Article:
From the corporate world to the startup community and everywhere in between, burnout is the enemy of business. It is especially true if you’re a team leader or exec relying on employees. Keeping workers happy, healthy, and focus should always be a top priority, but it’s easier said than done in this age of 24/7 connectivity.
There may not be an all-encompassing antidote to burnout, but you can certainly reduce the likelihood of it impacting employees with some measures and practices. We asked business leaders for their best burnout prevention tips, so stay tuned to read them all.
Know the Signs of Burnout
Before we look for preventive measures, team leaders should know the signs of a burnt-out employee before things get out of hand. Only by understanding how burnout works and what it looks like can we make a meaningful effort to stop the trend in its tracks.
“A lack of engagement is the first thing you need to look for when an employee is at risk of burnout because it shows they are either stressed or low on energy,” says Dr. Jae Pak, Founder, and Owner of Jae Pak MD. “A tired employee can hold it together for a while, but it won’t be long before burnout starts to set in.”
Another sign of burnout is shortcomings in performance or the standard of excellence you’ve come to expect from certain workers. Keep expectations high and look for drops in quality if they become more common.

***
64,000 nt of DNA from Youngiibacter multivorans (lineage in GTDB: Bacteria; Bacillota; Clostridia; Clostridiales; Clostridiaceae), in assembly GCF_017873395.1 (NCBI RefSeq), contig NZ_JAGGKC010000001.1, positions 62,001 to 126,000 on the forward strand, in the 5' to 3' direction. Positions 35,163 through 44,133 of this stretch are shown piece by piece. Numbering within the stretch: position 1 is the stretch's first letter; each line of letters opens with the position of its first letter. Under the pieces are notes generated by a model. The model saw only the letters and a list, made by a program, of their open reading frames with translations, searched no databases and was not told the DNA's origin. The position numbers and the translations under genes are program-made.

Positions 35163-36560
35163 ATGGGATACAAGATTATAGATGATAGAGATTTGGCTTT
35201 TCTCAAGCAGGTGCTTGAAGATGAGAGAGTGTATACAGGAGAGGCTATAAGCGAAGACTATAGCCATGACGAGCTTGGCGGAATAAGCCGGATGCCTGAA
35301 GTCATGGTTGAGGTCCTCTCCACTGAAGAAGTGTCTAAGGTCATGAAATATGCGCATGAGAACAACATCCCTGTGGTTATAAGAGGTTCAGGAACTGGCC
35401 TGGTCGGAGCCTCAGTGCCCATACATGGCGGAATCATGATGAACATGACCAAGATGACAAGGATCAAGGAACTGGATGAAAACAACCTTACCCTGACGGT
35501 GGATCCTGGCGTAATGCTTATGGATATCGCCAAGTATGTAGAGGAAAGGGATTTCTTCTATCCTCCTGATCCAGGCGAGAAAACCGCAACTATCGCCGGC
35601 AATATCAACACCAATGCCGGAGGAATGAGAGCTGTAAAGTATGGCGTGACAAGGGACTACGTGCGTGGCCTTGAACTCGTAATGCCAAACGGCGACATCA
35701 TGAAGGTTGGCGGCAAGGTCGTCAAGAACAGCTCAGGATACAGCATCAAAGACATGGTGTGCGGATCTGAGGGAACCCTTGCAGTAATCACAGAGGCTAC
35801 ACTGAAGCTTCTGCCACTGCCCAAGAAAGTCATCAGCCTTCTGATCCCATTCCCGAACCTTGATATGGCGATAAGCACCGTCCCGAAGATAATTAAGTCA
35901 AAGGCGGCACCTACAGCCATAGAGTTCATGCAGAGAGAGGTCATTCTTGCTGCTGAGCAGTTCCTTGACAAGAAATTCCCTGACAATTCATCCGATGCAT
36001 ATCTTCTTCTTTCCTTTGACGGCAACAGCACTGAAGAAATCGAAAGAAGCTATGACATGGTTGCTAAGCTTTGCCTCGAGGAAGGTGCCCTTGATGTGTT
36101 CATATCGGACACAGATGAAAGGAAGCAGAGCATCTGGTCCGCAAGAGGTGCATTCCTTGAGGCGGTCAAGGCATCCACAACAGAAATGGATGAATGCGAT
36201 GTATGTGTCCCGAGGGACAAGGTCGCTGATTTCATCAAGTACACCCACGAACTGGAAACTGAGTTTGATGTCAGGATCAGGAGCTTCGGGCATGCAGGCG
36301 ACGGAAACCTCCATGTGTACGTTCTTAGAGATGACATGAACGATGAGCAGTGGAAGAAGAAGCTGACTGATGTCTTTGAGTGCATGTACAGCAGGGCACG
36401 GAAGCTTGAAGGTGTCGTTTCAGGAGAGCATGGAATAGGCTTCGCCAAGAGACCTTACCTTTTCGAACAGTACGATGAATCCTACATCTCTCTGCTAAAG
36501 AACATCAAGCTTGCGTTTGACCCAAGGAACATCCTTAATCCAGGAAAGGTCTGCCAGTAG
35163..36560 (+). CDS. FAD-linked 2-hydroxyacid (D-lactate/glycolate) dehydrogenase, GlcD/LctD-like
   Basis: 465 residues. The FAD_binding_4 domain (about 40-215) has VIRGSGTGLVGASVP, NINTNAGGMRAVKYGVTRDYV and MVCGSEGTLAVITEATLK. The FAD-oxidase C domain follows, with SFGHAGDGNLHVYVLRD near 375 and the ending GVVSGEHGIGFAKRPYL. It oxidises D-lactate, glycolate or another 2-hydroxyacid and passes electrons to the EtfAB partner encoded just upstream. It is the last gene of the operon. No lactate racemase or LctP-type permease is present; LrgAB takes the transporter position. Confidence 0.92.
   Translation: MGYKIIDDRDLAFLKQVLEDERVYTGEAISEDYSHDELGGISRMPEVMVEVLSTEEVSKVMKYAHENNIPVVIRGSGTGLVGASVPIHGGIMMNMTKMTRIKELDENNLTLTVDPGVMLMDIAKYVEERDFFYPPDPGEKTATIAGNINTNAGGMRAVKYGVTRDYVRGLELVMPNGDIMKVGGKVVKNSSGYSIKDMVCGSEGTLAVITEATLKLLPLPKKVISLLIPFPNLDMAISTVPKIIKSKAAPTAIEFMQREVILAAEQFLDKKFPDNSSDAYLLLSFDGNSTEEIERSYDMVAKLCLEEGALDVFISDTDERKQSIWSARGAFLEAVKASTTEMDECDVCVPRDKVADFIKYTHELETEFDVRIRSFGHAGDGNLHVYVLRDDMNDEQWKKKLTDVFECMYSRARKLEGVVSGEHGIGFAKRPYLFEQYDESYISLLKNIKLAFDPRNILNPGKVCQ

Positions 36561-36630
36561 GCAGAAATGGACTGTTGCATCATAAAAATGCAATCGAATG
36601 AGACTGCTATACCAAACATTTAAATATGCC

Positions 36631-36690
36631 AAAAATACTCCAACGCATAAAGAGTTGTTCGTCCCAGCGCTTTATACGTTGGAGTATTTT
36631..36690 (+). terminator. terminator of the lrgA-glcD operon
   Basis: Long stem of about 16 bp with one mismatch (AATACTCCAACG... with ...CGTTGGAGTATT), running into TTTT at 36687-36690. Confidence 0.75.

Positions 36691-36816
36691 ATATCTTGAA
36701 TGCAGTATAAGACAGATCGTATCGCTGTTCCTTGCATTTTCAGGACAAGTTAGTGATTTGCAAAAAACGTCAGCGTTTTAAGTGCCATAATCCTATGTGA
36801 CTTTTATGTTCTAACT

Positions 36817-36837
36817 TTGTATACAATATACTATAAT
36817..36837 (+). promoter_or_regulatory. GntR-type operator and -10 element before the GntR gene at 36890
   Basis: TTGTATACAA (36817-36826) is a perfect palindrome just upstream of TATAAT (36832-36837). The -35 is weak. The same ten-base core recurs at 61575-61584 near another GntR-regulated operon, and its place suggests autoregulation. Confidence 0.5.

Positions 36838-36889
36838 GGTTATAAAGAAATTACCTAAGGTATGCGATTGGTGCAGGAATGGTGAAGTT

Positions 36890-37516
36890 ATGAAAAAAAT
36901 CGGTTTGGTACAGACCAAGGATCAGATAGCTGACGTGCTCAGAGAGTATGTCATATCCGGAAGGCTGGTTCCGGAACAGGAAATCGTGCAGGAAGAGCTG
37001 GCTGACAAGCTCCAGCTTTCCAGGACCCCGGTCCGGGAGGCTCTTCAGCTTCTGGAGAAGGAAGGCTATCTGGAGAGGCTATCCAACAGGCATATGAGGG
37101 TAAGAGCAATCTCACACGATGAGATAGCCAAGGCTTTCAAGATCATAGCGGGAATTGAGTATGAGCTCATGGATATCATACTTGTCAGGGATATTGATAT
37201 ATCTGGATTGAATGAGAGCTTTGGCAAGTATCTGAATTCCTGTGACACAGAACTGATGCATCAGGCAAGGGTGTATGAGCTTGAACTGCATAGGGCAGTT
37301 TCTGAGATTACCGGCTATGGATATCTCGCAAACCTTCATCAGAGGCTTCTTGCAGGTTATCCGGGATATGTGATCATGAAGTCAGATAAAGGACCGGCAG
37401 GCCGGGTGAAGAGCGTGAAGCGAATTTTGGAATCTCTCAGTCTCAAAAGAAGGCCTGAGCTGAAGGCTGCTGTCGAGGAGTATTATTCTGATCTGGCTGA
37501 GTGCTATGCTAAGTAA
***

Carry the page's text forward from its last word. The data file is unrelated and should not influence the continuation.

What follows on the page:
“We’re all more prone to making mistakes and letting things slip through the cracks when we’re exhausted or overwhelmed,” says Rachel Jones, Head of PR at Hope Health. “If you notice an employee making these mishaps more often, it may be worth bringing up the topic of burnout and seeing where they’re at.”
As always, keep an eye out for signs like negativity, apathy, and a generally bad attitude towards work, because these are signaling that burnout is here or just around the corner.
“A negative attitude isn’t just bad for employees on an individual level, but it spreads like wildfire and impacts team members as well,” says Hector Gutierrez, CEO of JOI. “That’s why you need to spot these shifts immediately and address them swiftly. One burnt-out employee usually means others are feeling the same way, even if the signs aren’t showing.”
Encourage Non-Stop Communication